Analgesics are medications designed to relieve the symptoms of pain. There are a number of different groups of analgesics:
- Simple analgesics
- Non steroidal anti inflammatory drugs (NSAIDS)
- Opioids (opium or morphine –like activity)
There are many different drugs in each group as well as frequent additions, but examples of the most commonly used are:
Simple analgesics such as:
- Paracetamol (e.g. Brand names – Panadol, Panamax, Herron)
- Aspirin (e.g. Brand names – Aspro clear, Aspro, Dispirin)
Non steroidal anti-inflammatory drugs such as:
- Ibuprofen (e.g. brand name -Nurofen)
- Diclofenac Sodium (e.g. brand name – Voltaren)
- Naproxen Sodium (e.g. brand name – Naprogesic)
Weaker opioids such as:
- Combinations including codeine phosphate (e.g. brand names – Panadeine, Panadeine forte, Mersyndol, Mersyndol Daystrength, Nurofen plus)
- Tramadol hydrochloride (e.g. brand names – Tramal, Tramhexal)
- Dextropropoxyphe hydrochloride & paracetamol (e.g. brand name – Paradex, Di-gesic)
Stronger opioids such as:
- Morphine sulphate (e.g. brand names – Kapanol, MS Contin, MS Mono)
- Oxycodone (e.g. brand name- Oxycontin)
- Pethidine hydrochloride
Tolerance and dependency
Most people can take the simple analgesics and NSAIDS without developing a dependency on these drugs.
With opioids, in the longer term, however, people may develop a tolerance to the medications resulting in a reduction of efficacy. With tolerance comes breakthrough withdrawal, which can be worse than the pain which occasioned the use of analgesics initially. A typical example of this is analgesic rebound headaches which can result in the patient taking more pills to reduce the ever increasing pain – resulting in a chronic headache which becomes difficult to treat.
Chronic pain of any type is difficult to treat because of the effect of tolerance. It is considered that all long term users of opioids will develop physical dependence and it is, therefore essential that the amount of medication is not increased beyond certain limits.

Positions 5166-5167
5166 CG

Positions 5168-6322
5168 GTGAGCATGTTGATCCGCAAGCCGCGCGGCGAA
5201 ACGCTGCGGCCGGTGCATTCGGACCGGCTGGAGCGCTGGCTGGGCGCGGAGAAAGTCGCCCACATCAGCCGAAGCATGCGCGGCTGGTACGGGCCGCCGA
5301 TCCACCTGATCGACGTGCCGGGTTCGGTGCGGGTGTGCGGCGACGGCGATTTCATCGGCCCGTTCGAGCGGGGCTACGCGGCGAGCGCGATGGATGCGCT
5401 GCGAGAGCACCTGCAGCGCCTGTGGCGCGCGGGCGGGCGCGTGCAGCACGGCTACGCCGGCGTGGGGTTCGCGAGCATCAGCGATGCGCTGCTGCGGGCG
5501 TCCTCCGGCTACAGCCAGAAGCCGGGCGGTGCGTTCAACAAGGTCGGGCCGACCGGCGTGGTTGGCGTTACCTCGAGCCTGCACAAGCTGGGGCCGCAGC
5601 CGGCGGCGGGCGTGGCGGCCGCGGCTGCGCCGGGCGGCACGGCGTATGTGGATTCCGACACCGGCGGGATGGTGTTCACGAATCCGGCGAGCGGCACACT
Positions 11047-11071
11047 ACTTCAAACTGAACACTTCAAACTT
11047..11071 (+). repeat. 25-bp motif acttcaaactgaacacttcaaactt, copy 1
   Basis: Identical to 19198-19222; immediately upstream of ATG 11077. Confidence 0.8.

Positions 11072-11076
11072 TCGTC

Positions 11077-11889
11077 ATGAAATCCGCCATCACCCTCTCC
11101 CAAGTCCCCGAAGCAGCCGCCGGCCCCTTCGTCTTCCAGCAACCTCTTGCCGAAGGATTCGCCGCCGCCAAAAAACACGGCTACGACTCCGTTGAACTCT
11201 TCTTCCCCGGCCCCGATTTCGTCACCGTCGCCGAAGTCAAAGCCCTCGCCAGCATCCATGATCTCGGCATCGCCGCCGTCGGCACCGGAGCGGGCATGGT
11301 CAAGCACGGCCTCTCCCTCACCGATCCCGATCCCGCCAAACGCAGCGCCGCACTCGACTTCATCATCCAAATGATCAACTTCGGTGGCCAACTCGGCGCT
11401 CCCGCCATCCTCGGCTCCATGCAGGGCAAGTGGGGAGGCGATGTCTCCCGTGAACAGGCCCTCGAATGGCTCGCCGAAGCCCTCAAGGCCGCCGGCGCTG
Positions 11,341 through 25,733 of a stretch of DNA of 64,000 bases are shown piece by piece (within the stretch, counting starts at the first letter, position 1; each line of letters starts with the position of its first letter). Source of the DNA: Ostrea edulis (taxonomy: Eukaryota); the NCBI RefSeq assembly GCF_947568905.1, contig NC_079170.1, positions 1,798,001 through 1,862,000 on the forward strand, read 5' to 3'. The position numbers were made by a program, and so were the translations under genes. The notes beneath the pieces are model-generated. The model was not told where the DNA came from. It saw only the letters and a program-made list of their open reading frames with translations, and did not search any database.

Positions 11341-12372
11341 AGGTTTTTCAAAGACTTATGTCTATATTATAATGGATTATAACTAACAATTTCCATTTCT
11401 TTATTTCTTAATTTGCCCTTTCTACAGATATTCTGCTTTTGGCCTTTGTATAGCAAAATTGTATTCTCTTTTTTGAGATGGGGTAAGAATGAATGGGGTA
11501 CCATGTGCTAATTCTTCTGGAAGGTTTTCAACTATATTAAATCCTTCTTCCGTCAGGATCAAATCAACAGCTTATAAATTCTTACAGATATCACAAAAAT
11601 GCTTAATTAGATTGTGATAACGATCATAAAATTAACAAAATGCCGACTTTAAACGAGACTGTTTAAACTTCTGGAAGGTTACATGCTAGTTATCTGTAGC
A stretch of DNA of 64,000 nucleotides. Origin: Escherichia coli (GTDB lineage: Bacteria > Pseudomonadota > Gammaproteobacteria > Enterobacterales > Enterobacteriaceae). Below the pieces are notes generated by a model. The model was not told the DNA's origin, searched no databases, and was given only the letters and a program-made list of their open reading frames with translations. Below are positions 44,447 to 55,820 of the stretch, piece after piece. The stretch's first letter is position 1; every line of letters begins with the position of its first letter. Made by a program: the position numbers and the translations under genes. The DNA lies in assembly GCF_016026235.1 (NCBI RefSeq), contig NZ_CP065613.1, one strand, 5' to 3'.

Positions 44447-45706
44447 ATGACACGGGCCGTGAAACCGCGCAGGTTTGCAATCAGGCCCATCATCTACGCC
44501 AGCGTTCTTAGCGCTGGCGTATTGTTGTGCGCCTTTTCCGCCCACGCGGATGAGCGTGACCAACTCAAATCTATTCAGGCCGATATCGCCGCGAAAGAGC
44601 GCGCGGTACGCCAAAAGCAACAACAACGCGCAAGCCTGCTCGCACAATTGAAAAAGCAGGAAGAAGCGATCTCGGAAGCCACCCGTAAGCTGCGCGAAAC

Some problems with analgesic use
- Paracetamol – in recommended daily doses, even used long term, it is relatively harmless. In large doses it is harmful to the liver and kidneys and in rare cases can cause heart failure. It also has the potential to damage auditory nerves.
- Aspirin – is not recommended for children, pregnant women, asthmatics or those susceptible to stomach ulcers. In large doses it can be harmful to the kidneys.
- NSAIDS – in people already at risk, large doses can increase the risk of life-threatening heart or circulation problems, including heart attack or stroke. Prolonged use increases this risk. With prolonged use, there is potential for serious harm to the gastrointestinal system, including ulcers, bleeding or perforation. These conditions can be fatal and gastrointestinal effects can occur without warning at any time while taking NSAIDS. Older adults may have an even greater risk of these serious gastrointestinal side effects. Prolonged use can also affect the kidneys.